United States District Court, Eastern District of Missouri, Eastern Division
March 4, 2015
VINCENT McFADDEN, Petitioner,
TROY STEELE, Respondent.
MEMORANDUM AND ORDER
AUDREY G. FLEISSIG, UNITED STATES DISTRICT JUDGE
This matter is before the Court on the amended petition of Missouri state prisoner Vincent McFadden for a writ of habeas corpus pursuant to 28 U.S.C. § 2254. A jury convicted Petitioner of two counts of first-degree assault, two counts of armed criminal action, and one count of unlawful use of a weapon, all arising out of a gang-related shooting in Pine Lawn, St. Louis County, Missouri, on April 4, 2002, in which Petitioner shot into a van with three occupants and wounded one of them, Daryl Bryant. Petitioner was sentenced as a prior offender to a total of 30 years’ imprisonment.
In his petition for habeas relief, as supplemented, Petitioner raises numerous claims, many concerning allegedly improper statements by the prosecutor during opening statement and closing argument, and ineffective assistance of defense counsel for failing to object to those comments. He also asserts that defense counsel was ineffective in other ways, including for pursuing a defense that called attention to Petitioner’s gang affiliation, and for failing to challenge the prosecutor’s peremptory challenge of two African-American venirepersons under Batson v. Kentucky, 476 U.S. 79 (1986) (holding that the Constitution prohibits the state from using peremptory challenges to exclude jurors based on race). Respondent argues that the claims of prosecutorial misconduct were procedurally defaulted, and that the state courts’ adjudication of all of Petitioner’s claims was reasonable. For the reasons set forth below, habeas relief shall be denied.
Trial commenced on December 14, 2004. At the time, Petitioner was awaiting trial for two homicides, including the May 2003 murder of a younger sister of one of the witnesses against Petitioner at his trial in the present case, Nicole Addison. Petitioner, Bryant, Addison and another key witness against Petitioner, Jermaine Burns, are all African-American. Prior to voir dire, defense counsel filed a motion in limine for a court order preventing the State “from utilizing its peremptory strikes in a biased manner to exclude African-American persons . . . from serving on the jury, ” citing Batson. (Resp. Ex. B, at 19-20.) The record does not contain a specific ruling on the motion. The record suggests that the prosecutor used two peremptory challenges to strike two African-American venirepersons. Defense counsel did not object to any of the state’s peremptory strikes.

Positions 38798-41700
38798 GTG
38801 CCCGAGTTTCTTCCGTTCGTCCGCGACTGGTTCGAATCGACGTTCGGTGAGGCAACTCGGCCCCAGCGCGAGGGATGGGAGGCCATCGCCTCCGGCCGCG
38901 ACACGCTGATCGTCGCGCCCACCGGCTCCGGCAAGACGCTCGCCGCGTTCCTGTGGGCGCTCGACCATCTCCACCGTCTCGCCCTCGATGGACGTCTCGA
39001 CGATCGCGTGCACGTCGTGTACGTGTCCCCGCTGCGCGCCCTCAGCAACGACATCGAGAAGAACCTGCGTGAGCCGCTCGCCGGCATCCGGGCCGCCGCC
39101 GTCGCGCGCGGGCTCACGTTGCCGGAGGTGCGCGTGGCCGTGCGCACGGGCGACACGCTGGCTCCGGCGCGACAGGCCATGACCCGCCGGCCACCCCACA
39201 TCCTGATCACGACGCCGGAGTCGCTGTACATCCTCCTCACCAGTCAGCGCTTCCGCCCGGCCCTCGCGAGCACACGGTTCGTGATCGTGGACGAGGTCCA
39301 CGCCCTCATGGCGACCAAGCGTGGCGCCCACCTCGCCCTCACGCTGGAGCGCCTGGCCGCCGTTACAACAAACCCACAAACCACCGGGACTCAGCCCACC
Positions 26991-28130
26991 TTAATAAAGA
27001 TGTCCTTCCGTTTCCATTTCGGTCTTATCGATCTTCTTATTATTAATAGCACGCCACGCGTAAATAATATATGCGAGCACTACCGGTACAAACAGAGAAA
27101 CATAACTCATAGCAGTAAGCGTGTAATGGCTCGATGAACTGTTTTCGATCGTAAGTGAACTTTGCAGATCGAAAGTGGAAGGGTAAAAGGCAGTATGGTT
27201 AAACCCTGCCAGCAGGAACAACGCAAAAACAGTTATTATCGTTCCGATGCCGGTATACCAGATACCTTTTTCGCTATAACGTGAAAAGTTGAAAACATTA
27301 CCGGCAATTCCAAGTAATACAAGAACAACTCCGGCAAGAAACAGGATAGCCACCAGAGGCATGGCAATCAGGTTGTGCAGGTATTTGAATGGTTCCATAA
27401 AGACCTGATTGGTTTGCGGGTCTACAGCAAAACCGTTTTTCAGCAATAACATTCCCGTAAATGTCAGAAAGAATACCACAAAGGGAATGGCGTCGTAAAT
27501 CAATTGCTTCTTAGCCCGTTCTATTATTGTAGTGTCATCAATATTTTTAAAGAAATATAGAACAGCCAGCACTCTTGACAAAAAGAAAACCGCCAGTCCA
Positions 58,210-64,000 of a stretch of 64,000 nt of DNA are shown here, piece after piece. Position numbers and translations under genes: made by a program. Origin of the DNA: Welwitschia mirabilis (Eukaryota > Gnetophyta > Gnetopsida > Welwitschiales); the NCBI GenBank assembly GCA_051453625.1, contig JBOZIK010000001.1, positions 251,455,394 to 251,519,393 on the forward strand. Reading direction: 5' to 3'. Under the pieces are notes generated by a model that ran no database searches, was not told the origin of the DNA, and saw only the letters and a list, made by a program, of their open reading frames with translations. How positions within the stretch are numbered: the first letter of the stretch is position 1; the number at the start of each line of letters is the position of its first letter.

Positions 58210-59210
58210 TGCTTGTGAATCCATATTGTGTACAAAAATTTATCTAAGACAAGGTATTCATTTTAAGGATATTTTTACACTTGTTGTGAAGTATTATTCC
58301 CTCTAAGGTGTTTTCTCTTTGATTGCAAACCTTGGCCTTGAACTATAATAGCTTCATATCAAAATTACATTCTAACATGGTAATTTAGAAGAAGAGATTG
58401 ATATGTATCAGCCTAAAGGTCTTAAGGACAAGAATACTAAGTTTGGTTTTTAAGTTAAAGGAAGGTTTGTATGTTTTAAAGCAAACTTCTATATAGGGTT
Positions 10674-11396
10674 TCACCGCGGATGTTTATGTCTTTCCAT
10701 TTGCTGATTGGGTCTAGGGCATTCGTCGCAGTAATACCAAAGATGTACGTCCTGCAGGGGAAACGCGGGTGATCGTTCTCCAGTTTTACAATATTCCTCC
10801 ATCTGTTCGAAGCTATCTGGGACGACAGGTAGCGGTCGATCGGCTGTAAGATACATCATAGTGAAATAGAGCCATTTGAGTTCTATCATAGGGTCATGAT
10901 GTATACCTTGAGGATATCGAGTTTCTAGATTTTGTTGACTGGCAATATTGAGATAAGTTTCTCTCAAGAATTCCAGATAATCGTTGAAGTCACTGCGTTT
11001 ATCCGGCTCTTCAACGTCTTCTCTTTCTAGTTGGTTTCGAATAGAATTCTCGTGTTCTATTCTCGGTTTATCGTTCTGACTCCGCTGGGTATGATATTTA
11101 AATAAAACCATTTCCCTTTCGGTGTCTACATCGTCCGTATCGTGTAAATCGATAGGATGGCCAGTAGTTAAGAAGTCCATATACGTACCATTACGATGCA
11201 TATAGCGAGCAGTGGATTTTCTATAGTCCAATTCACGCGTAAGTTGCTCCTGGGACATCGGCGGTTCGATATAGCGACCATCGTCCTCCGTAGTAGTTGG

During opening statement, the prosecutor noted, without objection from defense counsel, that Petitioner was intimidating the entire Pine Lawn neighborhood and that the shooting in question in this case took place near a schoolyard. Defense counsel’s opening statement depicted Petitioner as a neighborhood bully, about whom the witnesses against him were willing to lie in order to effectuate his removal from the neighborhood, noting that Petitioner and Bryant were members of opposing gangs.
The evidence at trial showed the following. At about 5:30 p.m. on April 4, 2002, Addison returned to her home in Pine Lawn after work and saw that Burns and Bryant were in front of her house in a van, with Burns in the driver’s seat and Bryant in the front passenger seat. Another individual, Samuel Simpson, was in the rear seat. Addison knew that Bryant was affiliated with a rival gang in another neighborhood, and asked him to leave because his presence in Pine Lawn would be a problem for members of the Pine Lawn gang. Petitioner, who was a member of the Pine Lawn gang and who was dating one of Addison’s sisters at the time, drove up in a car, walked up to the van holding a large revolver, and said he was going to shoot Bryant. Petitioner asked Burns, with whom he was friends, “what’s this bitch-ass nigger doing on my set?” referring to Bryant and adding that he had been in a shooting incident with Bryant the previous evening. Addison asked everyone to leave, watched Burns’s and Petitioner’s vehicles drive off, went inside her house, and within minutes, heard gunshots. She got into a car with a woman from across the street and they pursued Burns’s van.
When Burns stopped at a stop sign after turning off Addison’s street, Petitioner pulled in front of him, jumped out of his car, ran up the passenger side of the van, and started shooting into the van through the window, shattering the window and hitting Bryant in the hip. Burns immediately drove Bryant to the hospital, where Addison caught up with the van. When she opened the door on the passenger side, Bryant fell on her and she saw his wound. Bryant was treated for the gunshot wound, and the police questioned both Bryant and Burns at the hospital; both implicated Petitioner in the shooting, at the hospital or soon thereafter. Police spoke to Addison the next day and she recounted the events she saw. Two .380 caliber bullets were recovered inside Burns’s van in a position indicating that they entered the van through the passenger side windows. Shell casings were found in the intersection where the shooting occurred.
During defense counsel’s cross-examination of Burns, Burns stated, “Man, that’s fucked up.” When defense counsel asked Burns what he meant, Burns explained that he and Petitioner had been friends until the April 2, 2002 incident, stating, “I have nothing against him over here. I mean – me doing something to him would not bring my little cousin’s life back. I don’t have nothing against him.” The prosecutor interrupted and the questioning ended. (Resp. Ex. A, at 107-08.) The court dismissed the jury for the day and discussed the matter with counsel.